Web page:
, Fla. (AP) — Officials in charge of the search for survivors at the site of the Florida condominium collapse
were increasingly pessimistic Tuesday, saying they had found no new signs of life in the rubble and that the death toll
had risen to 36.
Crews in yellow helmets and blue jumpsuits searched the debris for the 13th day, hampered by wind and rain
from Tropical Storm Elsa
's outer bands. Video released
by the Miami-Dade County Fire Rescue Department
showed workers lugging pickaxes and power saws through piles of concrete rubble barbed with snapped steel rebar.
Nearly two weeks after the disaster at the Champlain Towers South
building in Surfside, search-and-rescue workers were still looking for open spaces where people
might be found alive.
“We’re actively searching as aggressively as we can,” Miami-Dade County Fire Chief Alan Cominsky
said at a press conference, adding, “Unfortunately, we’re not seeing anything positive. The key things — void spaces, living spaces — we’re not seeing anything like that.”
While officials continue to refer to the efforts as a search and rescue
operation, Miami-Dade Mayor Daniella Levine Cava
said families of those still missing are bracing for “tragic loss.”
“I think everybody will be ready when it comes time to move to the next phase,” said Levine Cava, emphasizing that crews will proceed with caution even after their focus shifts from searching for survivors to recovering the dead.
“Really, you won’t notice a difference,” she said, adding that “we will carefully search for bodies and belongings, as well as catalog and deal
with any remains that we find.”
No one has been found alive since the first hours after the collapse, which occurred early on June 24, when many of the building's residents were sleeping.
Officials announced Tuesday that teams had recovered eight more bodies, the most in a single day since the collapse, and that more than 100 people were still missing.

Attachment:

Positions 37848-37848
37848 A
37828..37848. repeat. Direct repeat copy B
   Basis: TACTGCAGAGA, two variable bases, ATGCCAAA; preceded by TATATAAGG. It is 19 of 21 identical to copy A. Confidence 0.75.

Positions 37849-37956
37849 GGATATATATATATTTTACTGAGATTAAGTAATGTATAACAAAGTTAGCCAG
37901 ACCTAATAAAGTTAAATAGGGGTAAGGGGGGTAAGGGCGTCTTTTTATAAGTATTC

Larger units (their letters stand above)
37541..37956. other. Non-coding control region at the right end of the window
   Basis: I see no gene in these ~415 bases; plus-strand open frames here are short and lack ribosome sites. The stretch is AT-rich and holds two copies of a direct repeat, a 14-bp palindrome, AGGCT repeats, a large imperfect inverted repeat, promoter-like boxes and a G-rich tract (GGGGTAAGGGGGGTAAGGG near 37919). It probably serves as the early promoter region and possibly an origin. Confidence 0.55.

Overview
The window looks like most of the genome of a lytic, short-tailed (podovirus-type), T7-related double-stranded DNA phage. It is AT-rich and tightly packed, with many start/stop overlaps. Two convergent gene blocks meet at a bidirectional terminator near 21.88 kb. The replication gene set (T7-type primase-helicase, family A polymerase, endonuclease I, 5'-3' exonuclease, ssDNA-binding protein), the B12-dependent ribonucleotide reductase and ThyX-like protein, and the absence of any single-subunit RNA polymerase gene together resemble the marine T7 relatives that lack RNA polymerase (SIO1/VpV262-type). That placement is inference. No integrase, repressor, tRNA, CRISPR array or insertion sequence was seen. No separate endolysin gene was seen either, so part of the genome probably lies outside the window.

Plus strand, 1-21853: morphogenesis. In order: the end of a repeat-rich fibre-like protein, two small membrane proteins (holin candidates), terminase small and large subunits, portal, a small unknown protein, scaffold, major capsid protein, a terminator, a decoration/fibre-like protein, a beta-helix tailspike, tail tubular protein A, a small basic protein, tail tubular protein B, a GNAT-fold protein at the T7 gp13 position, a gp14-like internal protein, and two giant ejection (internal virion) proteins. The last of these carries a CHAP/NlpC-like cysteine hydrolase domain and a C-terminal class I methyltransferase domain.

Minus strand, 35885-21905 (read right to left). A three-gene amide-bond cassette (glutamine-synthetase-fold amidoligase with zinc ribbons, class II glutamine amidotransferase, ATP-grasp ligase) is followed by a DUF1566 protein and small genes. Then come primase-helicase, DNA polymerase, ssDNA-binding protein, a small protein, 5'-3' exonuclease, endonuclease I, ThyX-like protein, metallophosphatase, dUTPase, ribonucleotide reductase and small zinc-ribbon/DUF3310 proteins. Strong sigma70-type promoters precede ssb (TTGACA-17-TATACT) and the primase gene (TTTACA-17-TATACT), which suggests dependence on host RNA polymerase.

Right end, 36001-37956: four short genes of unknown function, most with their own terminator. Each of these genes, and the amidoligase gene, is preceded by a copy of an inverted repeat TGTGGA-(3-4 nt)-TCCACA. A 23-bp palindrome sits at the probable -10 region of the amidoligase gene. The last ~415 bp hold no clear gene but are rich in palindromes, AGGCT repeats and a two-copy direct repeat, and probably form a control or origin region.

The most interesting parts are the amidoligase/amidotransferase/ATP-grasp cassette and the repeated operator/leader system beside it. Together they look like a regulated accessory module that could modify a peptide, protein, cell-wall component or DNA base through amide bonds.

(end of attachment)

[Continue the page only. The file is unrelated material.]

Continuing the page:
from Elsa threatened to impede search efforts, forcing rescuers to pause their work for two hours early Tuesday, according to Miami-Dade Assistant Fire Chief Raide Jadallah
, and stiff winds of 20 mph (32 kph) with stronger gusts hampered efforts to move heavy debris with cranes, officials said.
The storm's strongest winds and rain, however, were expected to bypass Surfside and neighboring Miami as Elsa strengthened before making landfall somewhere between Tampa Bay and Florida's Big Bend on a path across northern Florida
“Active search and rescue continued throughout the night, and these teams have continued searching despite extremely adverse and challenging conditions,” Levine Cava said.
According to Cominsky, crews removed 124 tons (112 metric tons) of debris from the site.
Workers have been freed to search a larger area since the unstable remaining portion of the condo building was demolished on Sunday amid fears that the structure would collapse, according to officials. The demolition
allowed rescuers access to previously closed-off spaces, including bedrooms where people were believed to be sleeping at the time of the disaster.
This story was contributed to by Associated Press
writers Adriana Gomez Licon in Miami, Freida Frisaro in Fort Lauderdale
, Florida, Bobby Caina Calvan in Tallahassee, Florida, Cody Jackson
in Surfside, Florida, and Russ Bynum in Savannah, Georgia